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Protecting Yourself from Domestic Violence

Domestic violence takes on many forms—one form is a confrontation between household members involving physical or emotional harm, sexual assault, or fear. There is no “typical” victim, and domestic violence does not always manifest as physical abuse.

According to the Centers for Disease Control and Prevention, one out of three women and one in four men have been victims of some form of physical violence by an intimate partner within their lifetime. One out of five children are exposed to intimate partner violence, and 90% of these eyewitness the violence. You are not alone.


Protect Yourself With a Safety Plan

He says he’ll stop. I think he’ll change. Maybe it’s me. These are just a few things you might be telling yourself. While you may or may not be ready to leave an abusive relationship, it’s important to take precautions to keep yourself safe. To ensure your welfare, you should be alert, prepared, and educated. Your safety plan should include the following:

  • Know the signs that your abuser is getting upset.
  • Identify safe areas of your home—avoiding small spaces, rooms with weapons, and rooms without exits.
  • Create several believable reasons to leave your home to avoid abuse (including day and night).
  • Create a code word to let loved ones know you’re in danger.
  • Make and memorize a list of emergency contacts.
  • Keep gas in your car, driver door unlocked, and hiding the spare key somewhere you can quickly access it.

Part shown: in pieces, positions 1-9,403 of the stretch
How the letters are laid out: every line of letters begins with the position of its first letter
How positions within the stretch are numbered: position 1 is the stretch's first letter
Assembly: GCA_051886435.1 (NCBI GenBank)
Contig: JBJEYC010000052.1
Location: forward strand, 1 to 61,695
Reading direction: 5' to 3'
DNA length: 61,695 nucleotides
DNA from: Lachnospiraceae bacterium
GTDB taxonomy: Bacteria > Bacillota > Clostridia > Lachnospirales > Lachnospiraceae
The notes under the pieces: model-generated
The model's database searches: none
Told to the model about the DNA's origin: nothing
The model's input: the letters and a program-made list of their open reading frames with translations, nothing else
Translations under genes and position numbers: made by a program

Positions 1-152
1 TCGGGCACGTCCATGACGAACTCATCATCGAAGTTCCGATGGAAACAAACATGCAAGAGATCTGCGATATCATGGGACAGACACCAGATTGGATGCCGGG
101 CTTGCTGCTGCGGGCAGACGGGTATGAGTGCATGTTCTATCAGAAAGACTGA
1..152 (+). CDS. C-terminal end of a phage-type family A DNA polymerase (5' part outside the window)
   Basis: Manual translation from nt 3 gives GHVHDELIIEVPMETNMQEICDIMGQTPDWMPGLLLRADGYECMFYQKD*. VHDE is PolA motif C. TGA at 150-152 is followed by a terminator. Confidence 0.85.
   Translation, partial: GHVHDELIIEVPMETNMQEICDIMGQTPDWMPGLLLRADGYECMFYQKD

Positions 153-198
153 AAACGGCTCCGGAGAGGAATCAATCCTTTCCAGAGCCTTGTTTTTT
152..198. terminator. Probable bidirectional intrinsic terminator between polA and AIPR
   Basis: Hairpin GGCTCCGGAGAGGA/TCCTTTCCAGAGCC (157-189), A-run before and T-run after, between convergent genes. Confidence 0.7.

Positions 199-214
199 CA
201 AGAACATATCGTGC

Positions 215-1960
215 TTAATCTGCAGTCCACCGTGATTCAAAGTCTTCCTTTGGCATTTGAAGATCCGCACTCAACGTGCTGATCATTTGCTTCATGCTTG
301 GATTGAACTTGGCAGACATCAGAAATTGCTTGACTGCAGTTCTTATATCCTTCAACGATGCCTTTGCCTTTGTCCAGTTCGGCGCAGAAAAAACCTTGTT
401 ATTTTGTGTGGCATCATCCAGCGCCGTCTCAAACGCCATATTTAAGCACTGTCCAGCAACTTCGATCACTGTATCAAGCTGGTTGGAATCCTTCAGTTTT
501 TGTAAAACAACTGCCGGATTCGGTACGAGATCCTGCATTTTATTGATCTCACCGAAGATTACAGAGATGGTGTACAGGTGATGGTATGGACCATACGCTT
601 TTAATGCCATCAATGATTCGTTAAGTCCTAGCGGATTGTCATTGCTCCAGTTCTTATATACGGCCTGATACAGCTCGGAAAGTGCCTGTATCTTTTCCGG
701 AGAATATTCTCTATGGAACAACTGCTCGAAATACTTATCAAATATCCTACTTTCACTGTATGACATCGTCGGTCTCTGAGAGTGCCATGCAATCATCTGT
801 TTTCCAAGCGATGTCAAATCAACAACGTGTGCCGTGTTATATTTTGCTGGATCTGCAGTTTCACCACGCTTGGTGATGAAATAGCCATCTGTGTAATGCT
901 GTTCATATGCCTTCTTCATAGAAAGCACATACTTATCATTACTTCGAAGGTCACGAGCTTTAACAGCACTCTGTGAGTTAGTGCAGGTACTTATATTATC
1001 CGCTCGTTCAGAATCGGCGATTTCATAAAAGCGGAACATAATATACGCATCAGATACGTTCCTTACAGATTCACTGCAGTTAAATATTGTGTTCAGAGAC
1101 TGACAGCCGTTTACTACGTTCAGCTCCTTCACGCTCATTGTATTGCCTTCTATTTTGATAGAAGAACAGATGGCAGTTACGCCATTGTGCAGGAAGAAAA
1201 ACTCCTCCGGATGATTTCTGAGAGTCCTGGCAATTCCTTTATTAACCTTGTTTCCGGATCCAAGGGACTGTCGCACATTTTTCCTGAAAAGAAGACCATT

• Build a support system including your family, friends, and colleagues. 
  • Remember to call collect or to use a prepaid phone so numbers can’t be traced.
  • Use a computer outside of your home and change passwords frequently.


Important Things You Should Keep in Mind

Dealing with domestic abuse can take a toll on you emotionally, as well as physically. To help you cope, here are some important things to remember:

  • You are not to blame.
  • You deserve to be treated with respect.
  • You deserve to feel safe.
  • You deserve to live a happy life.
  • You are not alone.
  • Your abuser will not change unless he takes full responsibility and seeks help.
  • Do not believe your abuser when he or she promises to stop.
  • Don’t let fear of the unknown keep you in a dangerous situation.


Moving on from Domestic Violence

After escaping from domestic violence, you may experience nightmares and uneasiness for a period of time. You may struggle with developing new relationships due to broken trust and it will take time for you to feel strong and powerful, like the survivor you are. To make the transition easier, here are a few steps to take:

  • Get an unlisted number.
  • Use a P.O. box instead of home address.
  • Cancel old bank accounts and credit cards—especially the ones in your abuser’s name.
  • Apply to your state’s address confidentiality program to have your mail forwarded confidentially.
  • Attend a support a group from domestic violence survivors.


Resources You Can Use

There is help. recommends the following:

  • Calling the police. If you are in immediate danger, call 911.

  • Calling hotlines. Learn more about different help hotlines. Hotlines provide support and resources. They also can help you create a safety plan for leaving an abuser.
  • Talking to a health care professional. Doctors, nurses, and counselors can offer physical aid, emotional support, and resources. Go to a hospital emergency room if you need immediate help for injuries.
  • Contacting a shelter or rape crisis center. Shelters provide food, housing, and other types of help. You can find shelters and services by contacting a hotline or through state resources.

You can help stop domestic violence. Resources are available locally—visit the Delaware Coalition Against Domestic Violence to learn more.